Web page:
Whaddyadoallday? Real Life on a Desert Island Rotating Header Image

September, 2012:

Island Fever

People always worry about the psychological effects of living on a small island. I have always supposed, however, that a lot of people (at least those without lengthy work commutes) spend the vast majority of their days within a 35 square mile area no bigger than the island of Anguilla. It’s the knowledge that they CAN go somewhere else that makes them content to stay where they are. On an actual island it is just that the going away part is harder than getting in your car and driving over that imaginary barrier that is ‘Outer Limit Lane’ in your usual territory – harder and more expensive. Hence the amplified sense of angst and ennui involved in living on a desert island known as Island Fever. 

Island fever is not, however, a physical malady. In fact, I rarely get sick living here. I live in a wide open environment full of relatively clean, nearly constantly-moving, fresh air. I rarely find myself in closed, air-conditioned spaces like banks and grocery stores. And when I do I’m only there for minutes at a time with maybe a dozen other people briefly sharing the space with me. Even the longest drive I can take in my air-conditioned car takes less than 20 minutes. As a result, I stay pretty healthy…until I leave the island. 

That’s why I wasn’t in touch last week. I spent a few days traveling back and forth to St. Maarten to help out at a veterinary clinic there. That placed me inside a climate-controlled hospital for 10 hours a day and in contact with a lot of people. OK, I am not talking about a lot of people by subway commute standards, but it was a ton of people compared to how many I encounter in my living room on an average day. Nevertheless, when my throat first started feeling scratchy, I tried to explain it away as strain from atypical and excessive overuse, but then my eyes got dry and irritated. And then my sinuses swelled up.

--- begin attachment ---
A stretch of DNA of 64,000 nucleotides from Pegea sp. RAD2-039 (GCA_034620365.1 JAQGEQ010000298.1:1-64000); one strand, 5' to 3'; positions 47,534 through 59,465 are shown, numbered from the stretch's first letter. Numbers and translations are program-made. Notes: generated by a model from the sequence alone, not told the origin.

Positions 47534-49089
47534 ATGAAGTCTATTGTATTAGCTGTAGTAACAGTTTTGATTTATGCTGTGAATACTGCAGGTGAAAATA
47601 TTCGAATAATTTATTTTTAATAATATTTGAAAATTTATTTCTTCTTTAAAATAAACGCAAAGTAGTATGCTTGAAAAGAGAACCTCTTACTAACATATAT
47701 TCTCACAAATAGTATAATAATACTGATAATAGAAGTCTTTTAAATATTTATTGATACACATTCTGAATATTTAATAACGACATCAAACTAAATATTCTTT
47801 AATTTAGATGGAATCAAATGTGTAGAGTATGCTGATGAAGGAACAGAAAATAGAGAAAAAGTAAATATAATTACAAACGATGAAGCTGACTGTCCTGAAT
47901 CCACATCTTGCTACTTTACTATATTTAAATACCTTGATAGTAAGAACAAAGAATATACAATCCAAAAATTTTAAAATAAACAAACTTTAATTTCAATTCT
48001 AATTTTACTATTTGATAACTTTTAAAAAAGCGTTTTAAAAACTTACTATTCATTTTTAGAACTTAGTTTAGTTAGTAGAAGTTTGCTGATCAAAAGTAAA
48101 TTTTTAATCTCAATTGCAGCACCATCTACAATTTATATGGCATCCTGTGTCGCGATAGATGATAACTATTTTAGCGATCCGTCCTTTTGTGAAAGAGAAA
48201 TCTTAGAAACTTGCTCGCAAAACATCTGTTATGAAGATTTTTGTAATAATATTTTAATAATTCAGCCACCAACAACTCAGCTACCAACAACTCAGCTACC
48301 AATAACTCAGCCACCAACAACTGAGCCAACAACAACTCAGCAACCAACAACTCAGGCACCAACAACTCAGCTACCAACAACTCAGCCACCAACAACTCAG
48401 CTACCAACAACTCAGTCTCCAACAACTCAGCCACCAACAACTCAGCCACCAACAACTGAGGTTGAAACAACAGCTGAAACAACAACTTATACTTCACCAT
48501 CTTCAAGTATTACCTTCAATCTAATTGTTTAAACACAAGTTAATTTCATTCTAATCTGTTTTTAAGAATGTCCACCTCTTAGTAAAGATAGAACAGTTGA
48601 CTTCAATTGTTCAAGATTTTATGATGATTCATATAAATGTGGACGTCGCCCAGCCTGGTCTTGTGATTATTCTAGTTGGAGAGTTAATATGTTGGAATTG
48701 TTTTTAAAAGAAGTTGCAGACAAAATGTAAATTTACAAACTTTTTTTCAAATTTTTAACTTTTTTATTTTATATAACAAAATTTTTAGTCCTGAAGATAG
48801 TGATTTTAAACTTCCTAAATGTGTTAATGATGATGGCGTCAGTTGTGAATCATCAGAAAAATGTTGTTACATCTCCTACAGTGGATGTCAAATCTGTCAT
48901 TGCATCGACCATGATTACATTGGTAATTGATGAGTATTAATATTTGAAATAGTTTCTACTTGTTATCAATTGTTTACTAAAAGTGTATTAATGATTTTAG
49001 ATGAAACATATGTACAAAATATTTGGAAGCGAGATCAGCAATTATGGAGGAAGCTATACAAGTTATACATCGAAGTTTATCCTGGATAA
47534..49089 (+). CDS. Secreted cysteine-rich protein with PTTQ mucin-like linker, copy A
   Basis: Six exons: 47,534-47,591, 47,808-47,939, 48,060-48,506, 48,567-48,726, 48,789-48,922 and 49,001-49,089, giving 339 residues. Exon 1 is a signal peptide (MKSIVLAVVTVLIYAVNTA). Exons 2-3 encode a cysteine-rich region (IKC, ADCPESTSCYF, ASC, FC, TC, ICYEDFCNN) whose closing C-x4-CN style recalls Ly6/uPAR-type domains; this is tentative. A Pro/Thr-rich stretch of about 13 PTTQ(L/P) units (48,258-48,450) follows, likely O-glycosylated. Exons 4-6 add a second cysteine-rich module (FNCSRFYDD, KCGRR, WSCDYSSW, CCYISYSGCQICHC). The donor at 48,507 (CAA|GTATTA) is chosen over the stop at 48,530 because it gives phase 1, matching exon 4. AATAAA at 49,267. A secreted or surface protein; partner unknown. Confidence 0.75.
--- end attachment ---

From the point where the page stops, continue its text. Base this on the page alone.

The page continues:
And there it was: Leaving Island Fever.  It’s tantamount to the Aztecs seeking out the Spaniards to encounter new diseases. Every time we go to the States, every time we travel on vacation, every time I leave this little rock I get sick. Not horrible bubonic plague sick just annoying, whining, I’m-not-fully-enjoying the experience sick.  It irritates the crap out of Michael which only makes me feel worse since I’m the one who’s sick and he’s mad at me for it – as if I do it on purpose. 

For now, I’m feeling better, though. Thank you. I’m quite nearly normal. Unfortunately, I’m leaving for Florida today. And there’s the rub. I haven’t left the islands since the end of May. Really, that’s not such a big deal. What was more upsetting was that I didn’t have any plans to leave again until next May which was painfully evident whenever I signed on to my American Airlines account and saw no ticketed itineraries listed under “My Reservations.”  (Remember, it’s the feeling that you can’t leave that gets you.) So on one hand Island Fever was setting in. I wanted to dress up in nice clothes, to go window shopping, and to have a Starbucks so I’m taking the opportunity to spend a week with a friend (and Michael, too) in Fort Lauderdale in order to do all of those things. On the other hand, the odds are that I’ll actually get sick as soon as I set foot in civilization. 

Consequently, I find myself in the peculiar position of looking forward to another bout of Leaving Island Fever. It will be worth it to get away, though. So bring it on!

Hold That Thought

On an island of less than 15,000 people, maintaining any degree of anonymity is a challenge. The small town atmosphere makes it hard to conduct any kind of business in private. Add to that the fact that you are a foreigner in a strange land and you can feel somewhat vulnerable which, in turn, breeds a certain degree of caution.